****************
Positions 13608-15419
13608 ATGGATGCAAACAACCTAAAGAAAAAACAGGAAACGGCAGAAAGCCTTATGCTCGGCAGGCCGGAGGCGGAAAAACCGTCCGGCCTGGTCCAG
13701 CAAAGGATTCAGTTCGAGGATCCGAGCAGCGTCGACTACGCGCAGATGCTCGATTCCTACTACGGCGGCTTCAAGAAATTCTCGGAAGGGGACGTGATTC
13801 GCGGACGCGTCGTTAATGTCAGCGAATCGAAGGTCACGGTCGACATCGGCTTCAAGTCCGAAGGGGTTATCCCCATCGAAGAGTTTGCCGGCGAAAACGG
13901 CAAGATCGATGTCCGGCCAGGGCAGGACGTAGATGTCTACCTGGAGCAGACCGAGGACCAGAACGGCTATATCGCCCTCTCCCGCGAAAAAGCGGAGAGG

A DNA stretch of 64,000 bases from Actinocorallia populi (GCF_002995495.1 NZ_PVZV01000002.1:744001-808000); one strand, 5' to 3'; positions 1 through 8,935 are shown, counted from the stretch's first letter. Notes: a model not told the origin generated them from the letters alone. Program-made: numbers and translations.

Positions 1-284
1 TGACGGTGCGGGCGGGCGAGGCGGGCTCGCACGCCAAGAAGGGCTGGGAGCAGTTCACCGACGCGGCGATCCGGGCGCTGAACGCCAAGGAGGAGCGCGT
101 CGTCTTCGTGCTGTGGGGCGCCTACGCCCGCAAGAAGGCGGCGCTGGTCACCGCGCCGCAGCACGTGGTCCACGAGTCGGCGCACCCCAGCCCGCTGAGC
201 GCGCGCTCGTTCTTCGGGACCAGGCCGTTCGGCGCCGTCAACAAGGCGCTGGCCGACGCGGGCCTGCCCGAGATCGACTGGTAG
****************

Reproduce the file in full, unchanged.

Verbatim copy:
Positions 13608-15419
13608 ATGGATGCAAACAACCTAAAGAAAAAACAGGAAACGGCAGAAAGCCTTATGCTCGGCAGGCCGGAGGCGGAAAAACCGTCCGGCCTGGTCCAG
13701 CAAAGGATTCAGTTCGAGGATCCGAGCAGCGTCGACTACGCGCAGATGCTCGATTCCTACTACGGCGGCTTCAAGAAATTCTCGGAAGGGGACGTGATTC
13801 GCGGACGCGTCGTTAATGTCAGCGAATCGAAGGTCACGGTCGACATCGGCTTCAAGTCCGAAGGGGTTATCCCCATCGAAGAGTTTGCCGGCGAAAACGG
13901 CAAGATCGATGTCCGGCCAGGGCAGGACGTAGATGTCTACCTGGAGCAGACCGAGGACCAGAACGGCTATATCGCCCTCTCCCGCGAAAAAGCGGAGAGG

A DNA stretch of 64,000 bases from Actinocorallia populi (GCF_002995495.1 NZ_PVZV01000002.1:744001-808000); one strand, 5' to 3'; positions 1 through 8,935 are shown, counted from the stretch's first letter. Notes: a model not told the origin generated them from the letters alone. Program-made: numbers and translations.

Positions 1-284
1 TGACGGTGCGGGCGGGCGAGGCGGGCTCGCACGCCAAGAAGGGCTGGGAGCAGTTCACCGACGCGGCGATCCGGGCGCTGAACGCCAAGGAGGAGCGCGT
101 CGTCTTCGTGCTGTGGGGCGCCTACGCCCGCAAGAAGGCGGCGCTGGTCACCGCGCCGCAGCACGTGGTCCACGAGTCGGCGCACCCCAGCCCGCTGAGC
201 GCGCGCTCGTTCTTCGGGACCAGGCCGTTCGGCGCCGTCAACAAGGCGCTGGCCGACGCGGGCCTGCCCGAGATCGACTGGTAG